\end{itemize}%
\indextext{overloading!resolution!implicit conversions and|)}%
\indextext{overloading!resolution|)}
\rSec1[over.over]{Address of overloaded function}%
\indextext{overloading!address of overloaded function}%
\indextext{overloadedfunction!address~of}
\pnum
A use of an overloaded function name without arguments is resolved
in certain contexts to a function, a pointer to function or a pointer to
member function for a specific function from the overload set.
A function template name is considered to name a set of overloaded functions
in such contexts.
The function selected is the one whose type is identical to the
function type of the
target type required in the context.
\enternote
That is, the class of which the function is a member is ignored when matching a
pointer-to-member-function type.
\exitnote
The target can be
\begin{itemize}
\item
an object or reference being initialized~(\ref{dcl.init}, \ref{dcl.init.ref}),
\item
the left side of an assignment~(\ref{expr.ass}),
\item
a parameter of a function~(\ref{expr.call}),
\item
a parameter of a user-defined operator~(\ref{over.oper}),
\item
the return value of a function, operator function, or conversion~(\ref{stmt.return}),
\item
an explicit type conversion~(\ref{expr.type.conv}, \ref{expr.static.cast},
\ref{expr.cast}), or
\item
a non-type
\grammarterm{template-parameter}~(\ref{temp.arg.nontype}).
\end{itemize}
The overloaded function name can be preceded by the
\tcode{\&}
operator.
An overloaded function name shall not be used without arguments in contexts
other than those listed.
\enternote
Any redundant set of parentheses surrounding the overloaded function name is
ignored~(\ref{expr.prim}).
\exitnote
\pnum
If the name is a function template, template argument deduction is
done~(\ref{temp.deduct.funcaddr}), and if the argument deduction succeeds,
the
resulting template argument list is
used to generate a single
function template specialization,
which is added to the set of overloaded functions
considered.
\enternote
As described in~\ref{temp.arg.explicit}, if deduction fails and the
function template name is followed by an explicit template argument list,
the
\grammarterm{template-id}
is then examined to see whether it identifies a single function template
specialization. If it does, the
\grammarterm{template-id}
is considered to be an lvalue for that function template specialization.
The target type is not used in that determination.
\exitnote
\pnum
Non-member functions and static member functions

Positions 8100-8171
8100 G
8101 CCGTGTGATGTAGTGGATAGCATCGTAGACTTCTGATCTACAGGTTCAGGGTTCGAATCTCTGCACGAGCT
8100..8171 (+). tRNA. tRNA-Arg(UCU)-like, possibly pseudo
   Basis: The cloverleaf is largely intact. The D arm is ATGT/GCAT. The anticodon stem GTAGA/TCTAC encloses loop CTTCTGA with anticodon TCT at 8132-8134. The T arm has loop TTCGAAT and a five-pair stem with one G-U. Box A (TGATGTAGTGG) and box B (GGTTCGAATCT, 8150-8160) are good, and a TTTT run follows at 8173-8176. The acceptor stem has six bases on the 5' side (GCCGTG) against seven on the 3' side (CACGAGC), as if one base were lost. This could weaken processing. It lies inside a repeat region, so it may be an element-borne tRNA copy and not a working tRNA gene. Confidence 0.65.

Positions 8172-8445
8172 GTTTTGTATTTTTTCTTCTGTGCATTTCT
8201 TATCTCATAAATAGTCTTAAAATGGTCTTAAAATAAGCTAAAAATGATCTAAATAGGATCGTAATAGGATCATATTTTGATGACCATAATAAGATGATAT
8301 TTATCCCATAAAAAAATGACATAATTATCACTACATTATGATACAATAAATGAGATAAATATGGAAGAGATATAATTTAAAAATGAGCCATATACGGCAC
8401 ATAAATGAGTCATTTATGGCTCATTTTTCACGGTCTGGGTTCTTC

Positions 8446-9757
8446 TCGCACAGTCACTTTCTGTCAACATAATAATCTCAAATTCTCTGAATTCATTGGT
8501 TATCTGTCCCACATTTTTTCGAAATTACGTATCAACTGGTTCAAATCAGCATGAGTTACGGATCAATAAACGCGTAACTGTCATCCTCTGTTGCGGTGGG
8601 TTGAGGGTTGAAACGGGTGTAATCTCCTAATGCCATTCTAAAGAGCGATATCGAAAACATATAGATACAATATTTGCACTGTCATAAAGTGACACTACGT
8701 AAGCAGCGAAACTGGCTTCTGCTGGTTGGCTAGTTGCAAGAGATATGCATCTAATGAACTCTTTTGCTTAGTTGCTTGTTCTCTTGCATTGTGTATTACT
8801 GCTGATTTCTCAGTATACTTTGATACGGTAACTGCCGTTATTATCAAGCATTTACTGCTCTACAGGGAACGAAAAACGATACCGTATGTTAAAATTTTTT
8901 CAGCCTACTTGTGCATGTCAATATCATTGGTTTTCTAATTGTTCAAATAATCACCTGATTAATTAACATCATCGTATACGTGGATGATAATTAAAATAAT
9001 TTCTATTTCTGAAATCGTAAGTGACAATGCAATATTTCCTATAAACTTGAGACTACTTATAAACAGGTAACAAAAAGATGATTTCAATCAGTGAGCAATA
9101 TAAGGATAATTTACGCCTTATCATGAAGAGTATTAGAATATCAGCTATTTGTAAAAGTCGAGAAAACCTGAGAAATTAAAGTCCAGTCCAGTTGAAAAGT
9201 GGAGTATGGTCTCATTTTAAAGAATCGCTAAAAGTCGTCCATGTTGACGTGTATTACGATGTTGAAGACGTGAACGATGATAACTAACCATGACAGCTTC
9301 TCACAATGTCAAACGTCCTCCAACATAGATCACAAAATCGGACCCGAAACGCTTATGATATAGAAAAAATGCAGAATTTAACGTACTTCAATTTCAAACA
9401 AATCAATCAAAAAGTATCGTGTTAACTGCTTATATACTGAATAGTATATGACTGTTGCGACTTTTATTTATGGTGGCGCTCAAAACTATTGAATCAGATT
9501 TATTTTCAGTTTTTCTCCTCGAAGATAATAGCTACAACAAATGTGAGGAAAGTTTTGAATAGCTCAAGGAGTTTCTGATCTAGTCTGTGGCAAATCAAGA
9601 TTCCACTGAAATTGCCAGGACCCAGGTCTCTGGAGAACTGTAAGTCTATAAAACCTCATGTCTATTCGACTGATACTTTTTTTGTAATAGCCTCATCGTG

match targets of type ``pointer-to-function'' or
``reference-to-function.''
Nonstatic member functions match targets of
type ``pointer-to-member-function''.
If a non-static member function is selected, the reference to the overloaded
function name is required to have the form of a pointer to member as
described in~\ref{expr.unary.op}.
\pnum
If more than one function is selected, any
function template specializations
in the set
are eliminated if the set also contains a non-template function, and
any given
function template specialization
\tcode{F1}
is eliminated if the set contains a second
function template specialization whose function template
is more specialized than the
function template of
\tcode{F1}
according to
the partial ordering rules of~\ref{temp.func.order}.
After such eliminations,
if any, there shall remain exactly one selected function.
\pnum
\enterexample
\begin{codeblock}
int f(double);
int f(int);
int (*pfd)(double) = &f; // selects \tcode{f(double)}
int (*pfi)(int) = &f; // selects \tcode{f(int)}
int (*pfe)(...) = &f; // error: type mismatch
int (&rfi)(int) = f; // selects \tcode{f(int)}
int (&rfd)(double) = f; // selects \tcode{f(double)}
void g() {
(int (*)(int))&f; // cast expression as selector
}
\end{codeblock}
The initialization of
\tcode{pfe}
is ill-formed because no
\tcode{f()}
with type
\tcode{int(...)}
has been declared, and not because of any ambiguity.
For another example,
\begin{codeblock}
struct X {
int f(int);
static int f(long);
};
int (X::*p1)(int) = &X::f; // OK
int (*p2)(int) = &X::f; // error: mismatch
int (*p3)(long) = &X::f; // OK
int (X::*p4)(long) = &X::f; // error: mismatch
int (X::*p5)(int) = &(X::f); // error: wrong syntax for
// pointer to member
int (*p6)(long) = &(X::f); // OK
\end{codeblock}
\exitexample
\pnum
\enternote
If
\tcode{f()}
and
\tcode{g()}
are both overloaded functions, the
cross product of possibilities must be considered
to resolve
\tcode{f(\&g)},
or the equivalent expression
\tcode{f(g)}.
\exitnote
\pnum
\indextext{conversion!overload resolution and pointer}%
\enternote
There are no standard conversions (Clause~\ref{conv}) of one
pointer-to-function type into another.
In particular, even if
\tcode{B}
is a public base of
\tcode{D},
we have
\begin{codeblock}
D* f();
B* (*p1)() = &f; // error
void g(D*);
void (*p2)(B*) = &g; // error
\end{codeblock}
\exitnote
\rSec1[over.oper]{Overloaded operators}%
\indextext{overloading!operator|(}%
\indextext{overloaded operator|see{overloading, operator}}%
\indextext{operator overloading|see{overloading, operator}}
\pnum